One donation came as a particularly unpleasant surprise, Mr. Smith said, referring to a gift to Senator Josh Hawley, who led Republican efforts to question the election result. “When I learned in January that that donation had been made in the early part of December, it did not bring an enthusiastic beginning to my morning,” said Mr. Smith, who leaves day-to-day decisions in this area to the company’s PAC department.
Microsoft has redefined its PAC policies. Mr. Smith said the company would now more explicitly consider issues like whether politicians “are good for democracy.”
There is still a place for the corporate PAC, Mr. Smith argued. Although the point of a corporate PAC is up for debate, “I think we have one for good reasons,” he said. Those reasons, namely, are because crucial matters of privacy, security and competition are “going to be decided in the world of politics.”
The serial SPAC sponsor Alec Gores strikes another deal
The blank-check company Gores Holding VI is acquiring Matterport in a deal that values the real-estate technology company at $2.3 billion. The merger also includes a cash infusion of $640 million.
Alec Gores was early to the SPAC game, notably with his firm’s 2016 deal for Hostess. The firm also boasts the biggest SPAC deal to date, taking United Wholesale Mortgage public last year in a deal worth more than $16 billion. Gores Holding raised its seventh SPAC last month, helping January set a record for SPAC fund-raising, with blank-check I.P.O.s worth nearly $26 billion.
Today’s deal was the first by Gores since Justin Wilson and Ted Fike joined from Softbank’s Vision Fund, suggesting a tech shift for the firm’s SPAC business. Matterport makes spatial data technology that helps create 3-D visualizations of properties like homes and event spaces.
The week ahead
Corporate earnings continue to come in better than expected, defying initial forecasts of another pandemic-fueled decline and forcing analysts to upgrade their expectations.
Blue-chip companies hoping to keep the streak alive this week include: Fox, KKR and Twitter on Tuesday; Coca-Cola, G.M. and Uber on Wednesday; and AstraZeneca, Disney and PepsiCo on Thursday.
Bumble is scheduled to make its market debut midweek, and is predicted to raise about $1 billion in an I.P.O. that values the online dating company at around $6 billion.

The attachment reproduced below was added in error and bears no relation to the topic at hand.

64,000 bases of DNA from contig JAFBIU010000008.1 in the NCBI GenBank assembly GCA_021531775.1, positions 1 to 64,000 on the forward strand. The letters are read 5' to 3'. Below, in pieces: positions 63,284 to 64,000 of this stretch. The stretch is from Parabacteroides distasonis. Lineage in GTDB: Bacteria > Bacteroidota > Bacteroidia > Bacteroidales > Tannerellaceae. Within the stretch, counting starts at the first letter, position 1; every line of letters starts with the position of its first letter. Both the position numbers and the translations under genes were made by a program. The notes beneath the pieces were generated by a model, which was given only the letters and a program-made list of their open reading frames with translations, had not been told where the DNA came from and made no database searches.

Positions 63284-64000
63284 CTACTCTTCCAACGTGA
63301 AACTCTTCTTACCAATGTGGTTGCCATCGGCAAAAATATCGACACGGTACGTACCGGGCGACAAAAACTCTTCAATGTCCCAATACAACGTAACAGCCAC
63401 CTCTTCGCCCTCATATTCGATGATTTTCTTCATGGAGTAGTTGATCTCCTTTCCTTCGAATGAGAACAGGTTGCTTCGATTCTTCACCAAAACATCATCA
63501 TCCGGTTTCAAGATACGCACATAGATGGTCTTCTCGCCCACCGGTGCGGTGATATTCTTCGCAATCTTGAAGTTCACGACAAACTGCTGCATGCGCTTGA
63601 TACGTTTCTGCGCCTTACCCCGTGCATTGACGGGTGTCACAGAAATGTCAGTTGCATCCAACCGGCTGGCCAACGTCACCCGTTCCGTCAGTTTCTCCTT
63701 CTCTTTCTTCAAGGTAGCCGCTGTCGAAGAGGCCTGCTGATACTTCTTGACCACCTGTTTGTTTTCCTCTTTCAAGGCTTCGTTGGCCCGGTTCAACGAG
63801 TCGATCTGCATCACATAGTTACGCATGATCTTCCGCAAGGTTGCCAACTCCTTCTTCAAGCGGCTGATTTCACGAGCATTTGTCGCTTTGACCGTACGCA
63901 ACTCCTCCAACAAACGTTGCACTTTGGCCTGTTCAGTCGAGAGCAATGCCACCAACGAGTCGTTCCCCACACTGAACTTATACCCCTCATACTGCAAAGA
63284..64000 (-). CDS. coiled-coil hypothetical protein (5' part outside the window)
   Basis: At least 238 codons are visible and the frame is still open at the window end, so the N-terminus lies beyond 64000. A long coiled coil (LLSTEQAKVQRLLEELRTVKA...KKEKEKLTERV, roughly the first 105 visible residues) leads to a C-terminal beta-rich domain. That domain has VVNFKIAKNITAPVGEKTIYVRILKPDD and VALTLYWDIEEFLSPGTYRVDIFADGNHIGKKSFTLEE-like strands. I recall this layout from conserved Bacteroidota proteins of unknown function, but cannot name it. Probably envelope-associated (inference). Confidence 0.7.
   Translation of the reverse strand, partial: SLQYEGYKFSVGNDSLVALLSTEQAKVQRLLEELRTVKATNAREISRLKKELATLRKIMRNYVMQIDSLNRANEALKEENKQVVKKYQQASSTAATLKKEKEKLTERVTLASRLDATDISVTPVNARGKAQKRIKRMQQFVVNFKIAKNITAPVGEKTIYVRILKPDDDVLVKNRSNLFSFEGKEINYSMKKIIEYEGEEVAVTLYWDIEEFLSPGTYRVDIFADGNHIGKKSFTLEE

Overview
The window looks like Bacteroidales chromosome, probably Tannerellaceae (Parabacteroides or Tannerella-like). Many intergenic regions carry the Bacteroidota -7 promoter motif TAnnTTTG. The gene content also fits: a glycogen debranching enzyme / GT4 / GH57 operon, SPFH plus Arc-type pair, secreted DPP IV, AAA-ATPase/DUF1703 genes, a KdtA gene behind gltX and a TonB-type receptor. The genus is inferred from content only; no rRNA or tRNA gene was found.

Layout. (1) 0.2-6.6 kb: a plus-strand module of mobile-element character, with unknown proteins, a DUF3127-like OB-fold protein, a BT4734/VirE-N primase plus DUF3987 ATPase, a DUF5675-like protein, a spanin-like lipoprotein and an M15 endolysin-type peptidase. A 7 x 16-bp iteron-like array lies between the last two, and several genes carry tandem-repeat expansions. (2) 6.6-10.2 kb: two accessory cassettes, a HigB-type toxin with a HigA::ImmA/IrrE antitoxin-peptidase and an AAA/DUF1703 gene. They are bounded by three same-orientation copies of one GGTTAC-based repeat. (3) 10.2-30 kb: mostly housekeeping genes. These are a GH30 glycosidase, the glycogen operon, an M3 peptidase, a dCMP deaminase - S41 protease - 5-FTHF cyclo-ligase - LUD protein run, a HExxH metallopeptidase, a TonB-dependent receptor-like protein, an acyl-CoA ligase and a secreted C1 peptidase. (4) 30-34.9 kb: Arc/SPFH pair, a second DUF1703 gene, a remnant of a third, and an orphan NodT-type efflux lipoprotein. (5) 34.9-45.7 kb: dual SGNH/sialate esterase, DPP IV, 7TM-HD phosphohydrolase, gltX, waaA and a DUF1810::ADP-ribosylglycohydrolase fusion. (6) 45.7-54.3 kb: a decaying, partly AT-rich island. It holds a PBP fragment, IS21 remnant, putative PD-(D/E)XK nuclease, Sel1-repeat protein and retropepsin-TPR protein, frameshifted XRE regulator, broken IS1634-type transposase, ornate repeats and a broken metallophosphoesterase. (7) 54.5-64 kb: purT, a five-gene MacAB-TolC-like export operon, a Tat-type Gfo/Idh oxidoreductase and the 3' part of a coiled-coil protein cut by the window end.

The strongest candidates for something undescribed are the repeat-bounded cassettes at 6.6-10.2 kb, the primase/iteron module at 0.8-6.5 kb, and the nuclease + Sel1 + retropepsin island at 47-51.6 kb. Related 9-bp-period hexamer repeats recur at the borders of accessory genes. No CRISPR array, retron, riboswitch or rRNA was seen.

And finally, the second impeachment trial of former President Donald Trump starts on Tuesday.
Will Biden curb the ‘curse of bigness’?
The Biden administration must choose between taking a progressive view of antitrust regulations, using the law to rein in or break up big companies; sticking with the laissez-faire approach that critics say has led to extreme concentration; or trying to find some middle path. The pressure on the president from the left comes from those who argue that a tougher approach simply hearkens to the past, when the authorities recognized what Louis Brandeis, who went on to become a Supreme Court justice, called the “curse of bigness” in the early 20th century.
“Monopoly power is a causal factor in our most serious economic challenges,” states a new report from the American Economic Liberties Project, an antimonopoly nonprofit, shared first with DealBook. The group argues for a new-old ideological regime that reins in consolidation, proposing dozens of actions for the Justice Department, F.T.C., F.C.C., Congress and many other official bodies.
“This is a major project,” the group’s executive director, Sarah Miller, said. The need to “reject old ideological underpinnings” is a unifying theme throughout the report, she added. “There is not just one silver bullet.”
A new lens is needed, Ms. Miller said. For decades, antitrust reviews have employed a “consumer welfare standard” that examines mergers for economic efficiency, mostly focused on the effect a deal has on prices. But people aren’t just consumers — they are also workers, voters, entrepreneurs and community members. In practice, Ms. Miller argues, as industries consolidate, consumers sometimes pay less for products, but wages also stagnate and entrepreneurship falters.
“America’s concentration crisis did not emerge in the Trump years,” but it deepened during this time, according to the report. The group compiled a downloadable database of more than 1,300 significant mergers during the Trump era, noting that “basic, usable information” about M.&A. is mostly unavailable to the public.
THE SPEED READ
In SPAC news: Elliott Management is reportedly considering raising $1 billion for a blank-check fund; SoftBank is seeking $630 million for two SPACs; and Danny Meyer, the founder of Shake Shack, is planning to raise $250 million for a fund. (WSJ, Bloomberg)
Oatly, the maker of plant-based dairy products, is reportedly seeking a $10 billion valuation in its I.P.O. (Bloomberg)
Politics and policy
Donald Trump’s efforts to contest the 2020 presidential election have cost federal, state and local governments an estimated $519 million. (WaPo)
Best of the rest
Bill McGlashan, the former TPG executive embroiled in the college admissions scandal, will plead guilty to one charge. (Bloomberg)
Jeff Immelt accepts some blame for G.E.’s stumbles — but offers a lot of excuses, too. (NYT)
Clawing back pay for misconduct is hard, so some companies are forcing top executives to set aside share grants for at least a year, even after they vest. (WSJ)